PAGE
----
Pounamu is smooth and cool to the touch. It has a depth of pattern, as though looking into the deepest green waters. In The Pounamu Prophecy, Helene, one of the characters, experiences the cool, soothing effect of this remarkable stone. It is a stone that one could readily endow with spiritual qualities but as Helene is reminded by her friend, Mere, ‘It is not the stone, but the maker of the stone that gives us peace.’

Shalom. Kia tau te rangi marie.


Two unlikely foods that reduce belly fat

Posted on : 05-02-2015 | By : Cindy | In : Super-healthy...er...stuff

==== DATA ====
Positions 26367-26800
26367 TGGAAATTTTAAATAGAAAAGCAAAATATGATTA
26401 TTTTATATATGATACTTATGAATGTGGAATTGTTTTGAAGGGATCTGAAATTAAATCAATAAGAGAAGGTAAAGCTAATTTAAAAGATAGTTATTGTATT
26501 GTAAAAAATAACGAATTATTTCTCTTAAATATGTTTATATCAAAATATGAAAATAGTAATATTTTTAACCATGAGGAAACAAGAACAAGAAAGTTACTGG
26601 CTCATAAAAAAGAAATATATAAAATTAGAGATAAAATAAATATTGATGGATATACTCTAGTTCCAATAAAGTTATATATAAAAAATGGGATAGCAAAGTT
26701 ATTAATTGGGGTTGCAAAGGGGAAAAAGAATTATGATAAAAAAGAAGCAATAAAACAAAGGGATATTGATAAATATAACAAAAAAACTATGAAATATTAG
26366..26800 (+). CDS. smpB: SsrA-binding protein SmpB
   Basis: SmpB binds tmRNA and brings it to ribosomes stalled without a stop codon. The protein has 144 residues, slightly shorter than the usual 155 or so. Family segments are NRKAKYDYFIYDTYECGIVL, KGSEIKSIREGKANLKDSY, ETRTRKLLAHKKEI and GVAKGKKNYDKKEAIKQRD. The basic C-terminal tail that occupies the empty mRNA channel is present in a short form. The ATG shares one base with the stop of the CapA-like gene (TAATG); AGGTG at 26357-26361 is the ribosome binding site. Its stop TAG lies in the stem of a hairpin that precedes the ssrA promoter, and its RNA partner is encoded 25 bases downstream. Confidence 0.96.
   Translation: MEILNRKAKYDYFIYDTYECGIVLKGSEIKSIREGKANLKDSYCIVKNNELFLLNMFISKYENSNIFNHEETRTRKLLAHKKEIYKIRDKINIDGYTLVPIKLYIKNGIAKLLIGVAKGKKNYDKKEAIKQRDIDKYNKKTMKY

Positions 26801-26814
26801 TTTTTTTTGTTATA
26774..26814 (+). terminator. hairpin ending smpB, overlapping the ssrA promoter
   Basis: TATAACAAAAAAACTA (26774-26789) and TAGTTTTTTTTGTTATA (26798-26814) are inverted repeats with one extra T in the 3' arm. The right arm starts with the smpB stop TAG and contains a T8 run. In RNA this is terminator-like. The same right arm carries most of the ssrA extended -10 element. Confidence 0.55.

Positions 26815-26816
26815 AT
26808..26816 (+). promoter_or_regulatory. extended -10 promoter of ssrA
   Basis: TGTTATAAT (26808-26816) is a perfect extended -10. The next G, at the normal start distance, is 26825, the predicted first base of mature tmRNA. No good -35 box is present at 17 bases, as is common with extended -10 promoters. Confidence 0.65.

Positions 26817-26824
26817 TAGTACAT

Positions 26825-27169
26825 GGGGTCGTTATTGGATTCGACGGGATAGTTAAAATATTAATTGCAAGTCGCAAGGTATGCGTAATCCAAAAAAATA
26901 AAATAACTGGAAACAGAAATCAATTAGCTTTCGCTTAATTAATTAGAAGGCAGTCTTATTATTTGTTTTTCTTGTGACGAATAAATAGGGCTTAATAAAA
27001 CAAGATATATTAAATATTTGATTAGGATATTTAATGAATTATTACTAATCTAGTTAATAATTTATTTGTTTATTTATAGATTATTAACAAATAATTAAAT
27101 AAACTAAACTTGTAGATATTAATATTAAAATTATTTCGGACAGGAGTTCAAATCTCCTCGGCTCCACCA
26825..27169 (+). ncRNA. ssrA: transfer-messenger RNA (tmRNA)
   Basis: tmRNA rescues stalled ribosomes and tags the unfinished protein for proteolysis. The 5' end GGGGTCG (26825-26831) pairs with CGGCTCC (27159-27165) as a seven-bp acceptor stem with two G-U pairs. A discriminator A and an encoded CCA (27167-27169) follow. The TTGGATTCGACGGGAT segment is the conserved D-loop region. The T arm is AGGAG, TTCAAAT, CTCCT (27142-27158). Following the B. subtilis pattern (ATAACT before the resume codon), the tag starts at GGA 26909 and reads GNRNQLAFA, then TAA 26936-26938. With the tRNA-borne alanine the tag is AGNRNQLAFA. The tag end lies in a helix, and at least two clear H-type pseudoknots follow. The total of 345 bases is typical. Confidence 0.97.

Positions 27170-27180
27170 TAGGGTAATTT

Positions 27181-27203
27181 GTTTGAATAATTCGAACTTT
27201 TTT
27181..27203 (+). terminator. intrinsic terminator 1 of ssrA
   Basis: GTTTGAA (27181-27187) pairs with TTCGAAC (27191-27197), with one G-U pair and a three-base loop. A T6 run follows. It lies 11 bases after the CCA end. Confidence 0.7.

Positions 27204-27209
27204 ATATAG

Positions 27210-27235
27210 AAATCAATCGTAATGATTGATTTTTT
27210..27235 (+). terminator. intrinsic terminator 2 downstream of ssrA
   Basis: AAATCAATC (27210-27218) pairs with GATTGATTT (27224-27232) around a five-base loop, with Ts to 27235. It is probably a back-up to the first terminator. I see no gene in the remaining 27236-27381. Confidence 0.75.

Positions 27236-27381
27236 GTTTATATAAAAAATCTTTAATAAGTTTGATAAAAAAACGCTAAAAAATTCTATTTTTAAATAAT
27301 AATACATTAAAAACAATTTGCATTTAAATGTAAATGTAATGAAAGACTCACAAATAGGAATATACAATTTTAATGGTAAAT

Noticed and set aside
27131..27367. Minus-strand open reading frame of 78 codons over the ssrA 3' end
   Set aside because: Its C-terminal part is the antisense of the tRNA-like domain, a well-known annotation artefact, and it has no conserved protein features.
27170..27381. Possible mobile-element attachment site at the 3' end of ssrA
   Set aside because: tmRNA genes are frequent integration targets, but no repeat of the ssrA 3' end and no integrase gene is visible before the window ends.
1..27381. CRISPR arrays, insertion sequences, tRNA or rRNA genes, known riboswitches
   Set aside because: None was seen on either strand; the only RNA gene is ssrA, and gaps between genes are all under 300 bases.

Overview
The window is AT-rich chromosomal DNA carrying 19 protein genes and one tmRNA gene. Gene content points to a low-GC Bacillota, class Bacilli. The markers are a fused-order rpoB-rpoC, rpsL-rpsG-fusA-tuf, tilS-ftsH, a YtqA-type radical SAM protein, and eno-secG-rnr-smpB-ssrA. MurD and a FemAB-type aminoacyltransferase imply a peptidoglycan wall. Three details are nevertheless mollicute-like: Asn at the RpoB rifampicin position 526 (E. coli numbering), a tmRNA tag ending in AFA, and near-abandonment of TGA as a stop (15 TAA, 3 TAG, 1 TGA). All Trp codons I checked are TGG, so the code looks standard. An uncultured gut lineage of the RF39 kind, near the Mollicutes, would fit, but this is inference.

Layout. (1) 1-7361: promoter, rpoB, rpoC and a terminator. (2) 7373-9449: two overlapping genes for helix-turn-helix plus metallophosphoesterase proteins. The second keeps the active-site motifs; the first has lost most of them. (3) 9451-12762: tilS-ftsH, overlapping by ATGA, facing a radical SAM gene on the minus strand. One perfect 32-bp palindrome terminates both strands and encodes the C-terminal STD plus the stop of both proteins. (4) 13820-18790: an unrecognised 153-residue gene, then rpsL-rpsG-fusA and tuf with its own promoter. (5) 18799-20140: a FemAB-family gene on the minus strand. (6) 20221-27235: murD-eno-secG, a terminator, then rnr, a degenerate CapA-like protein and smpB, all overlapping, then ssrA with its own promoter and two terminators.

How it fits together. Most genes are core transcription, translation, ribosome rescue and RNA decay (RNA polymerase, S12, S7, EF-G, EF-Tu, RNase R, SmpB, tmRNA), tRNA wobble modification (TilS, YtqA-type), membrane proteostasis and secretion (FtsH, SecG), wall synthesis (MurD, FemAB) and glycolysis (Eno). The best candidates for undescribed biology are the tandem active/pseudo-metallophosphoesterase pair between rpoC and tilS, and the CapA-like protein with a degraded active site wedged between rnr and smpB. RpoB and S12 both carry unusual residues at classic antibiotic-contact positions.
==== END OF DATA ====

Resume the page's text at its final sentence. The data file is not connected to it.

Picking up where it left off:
Belly fat or more scientifically, central obesity, is the most dangerous for health. It wraps around our vital organs and plays havoc with our metabolism. It increases our risk of heart disease and diabetes, amongst others.

You may think that carrot sticks and salads are the only way to get rid of that tummy bulge. They will certainly help but even more so if you add a handful of nuts to your salad and douse it with olive oil. Eating foods high in healthy fats makes it easier to resist those ‘naughty’ foods – you know, the cakes, biscuits, choc bars, white bread jam sandwiches and fizzy drinks. Of course if you wanted to you could stuff these foods in as well and end up expanding your waistline even more. The idea is to add nuts and olive oil in so you can enjoy your moderately sized meals and not feel hungry until the next meal time.